Brave Steps Forward: Clash Meets Kwes

London producer on debut LP 'ilp'...

Kwes reveals all about his debut album ‘ilp’, released October 14th on Warp Records. Created in association with Tom Morris Clothes

- - -

The tall and softly spoken Kwesi Sey – aka Kwes – is having the kind of day he probably dreads. One filled with more cameras than you can shake a tripod at – not to mention stylists, lighting guys, sound guys, journalists...

As Clash soon discovers, he’s a painfully self-critical individual: “There’s so many things wrong with my technique, so many things wrong with the way I play everything.” And when he finds out that we’ve listened to his new, debut LP, ‘ilp’, his face crumples with fear, hands placed on head. “It’s quite… it’s quite...” he pauses.

Along with getting out his feverishly-received ‘Meantime’ EP last year, the producer has spent time touring with Bobby Womack, as well as setting up shop in the Democratic Republic of Congo with Damon Albarn, Actress and local musicians to make a record for Oxfam. He’s also casually done an opera, reworking an aria from Giacomo Puccini’s ‘La Rondine’.

Was it satisfying for him, then, to finally be able to knuckle down on his solo work? “There was a point, maybe around this time last year, where I just wasn’t really… not dreading working on the album, but I was just aware I needed to hand it in and it was becoming a bit of a drag, to be honest,” he answers. “I had a bit of a block.”

Luckily, the label he’s signed to has been sympathetic. “Warp are just so, so accommodating. I can’t stress that enough. They’re just like, ‘Take your time.’ I think they’re used to their artists taking years and years to make a record. If I was on another label then the situation would’ve been a bit different, maybe I would’ve been dropped.”

Eyes glinting, Kwes cheekily reveals that he’d love to do a record that the Warp head honchos reject, but on the opposite scale of the intense listen of, say, Autechre. “Maybe the goal is to make something so easy listening that it’ll make ‘em just wanna puke!” When Clash suggests an album of a continual blues in G, he laughs. “Oh man, I dunno if I’d be able to do that. It’s making me feel sick.”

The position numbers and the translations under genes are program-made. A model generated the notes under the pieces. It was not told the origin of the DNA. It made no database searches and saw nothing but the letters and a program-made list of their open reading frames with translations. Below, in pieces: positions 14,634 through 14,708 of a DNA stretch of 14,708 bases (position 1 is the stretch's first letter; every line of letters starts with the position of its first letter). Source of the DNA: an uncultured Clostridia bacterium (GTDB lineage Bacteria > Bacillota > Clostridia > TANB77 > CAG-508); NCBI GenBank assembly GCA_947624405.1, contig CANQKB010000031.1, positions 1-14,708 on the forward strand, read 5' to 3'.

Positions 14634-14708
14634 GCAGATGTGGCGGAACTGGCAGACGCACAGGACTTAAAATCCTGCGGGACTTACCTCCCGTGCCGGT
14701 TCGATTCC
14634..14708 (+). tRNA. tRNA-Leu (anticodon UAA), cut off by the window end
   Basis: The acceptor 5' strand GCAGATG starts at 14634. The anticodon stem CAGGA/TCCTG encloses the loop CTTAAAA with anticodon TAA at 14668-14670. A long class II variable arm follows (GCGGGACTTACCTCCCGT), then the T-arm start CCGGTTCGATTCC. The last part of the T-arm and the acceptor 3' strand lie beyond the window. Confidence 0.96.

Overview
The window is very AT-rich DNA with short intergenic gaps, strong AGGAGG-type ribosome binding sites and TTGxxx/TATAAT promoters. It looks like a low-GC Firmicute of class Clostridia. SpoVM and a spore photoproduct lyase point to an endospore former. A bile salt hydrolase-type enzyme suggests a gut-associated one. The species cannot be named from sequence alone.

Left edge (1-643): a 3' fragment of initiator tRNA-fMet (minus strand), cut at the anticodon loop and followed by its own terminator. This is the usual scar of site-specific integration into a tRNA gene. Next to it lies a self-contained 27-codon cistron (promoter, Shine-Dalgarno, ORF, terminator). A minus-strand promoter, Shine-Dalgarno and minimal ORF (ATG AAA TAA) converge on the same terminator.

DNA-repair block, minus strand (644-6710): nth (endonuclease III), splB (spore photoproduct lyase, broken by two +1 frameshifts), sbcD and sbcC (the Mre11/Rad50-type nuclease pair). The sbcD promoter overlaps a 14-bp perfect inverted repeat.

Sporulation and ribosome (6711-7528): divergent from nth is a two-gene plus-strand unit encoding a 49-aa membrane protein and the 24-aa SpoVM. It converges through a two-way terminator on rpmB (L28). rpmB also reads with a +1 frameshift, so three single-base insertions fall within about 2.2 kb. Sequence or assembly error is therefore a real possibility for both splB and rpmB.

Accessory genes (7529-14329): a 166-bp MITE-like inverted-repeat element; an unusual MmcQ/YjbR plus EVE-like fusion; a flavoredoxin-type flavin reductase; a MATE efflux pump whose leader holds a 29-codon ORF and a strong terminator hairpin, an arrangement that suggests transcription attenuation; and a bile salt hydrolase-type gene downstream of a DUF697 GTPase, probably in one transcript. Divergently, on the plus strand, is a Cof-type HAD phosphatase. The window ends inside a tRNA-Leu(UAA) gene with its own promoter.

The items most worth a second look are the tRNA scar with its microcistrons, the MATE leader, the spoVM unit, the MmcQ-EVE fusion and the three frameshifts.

The album title he’s plumped for – ‘ilp’ – literally points to the fact that it’s his first LP (the ‘i’ representing a roman numeral). But Kwes reveals that it’s also a play on the word ‘help’. He’s got little to fret about, though. The album is, quite plainly, a bundle of joy – the producer skipping through life and appreciating the minutiae of existence.

“I take great pleasure in just boiling a kettle!” he laughs. “Or washing up, or walking.” Banging his legs on the floor, he adds: “Yeah, being able to walk. We take so many things for granted. I’m just revelling in life.”

Packed to the rafters with found-sound recordings, his tracks contain the whirr of a conveyer belt at customs in New York, people chattering on the DLR and swans pecking at each other in Iceland. He whips out his iPhone to play Clash his video of the birds fighting in a lake. “There was one swan that was just horrible. They’re so vicious.”

The dusty clunk at the beginning of ‘parakeet’ is his granddad putting a mug back on a coaster. “We were watching a television programme and he was laughing, he put the cup back down and I thought it was very fitting,” Kwes says, as a huge smile creeps over his face. “And that goes back to a lyric in ‘cablecar’ when I say: ‘And just put our mugs back on our coasters.’”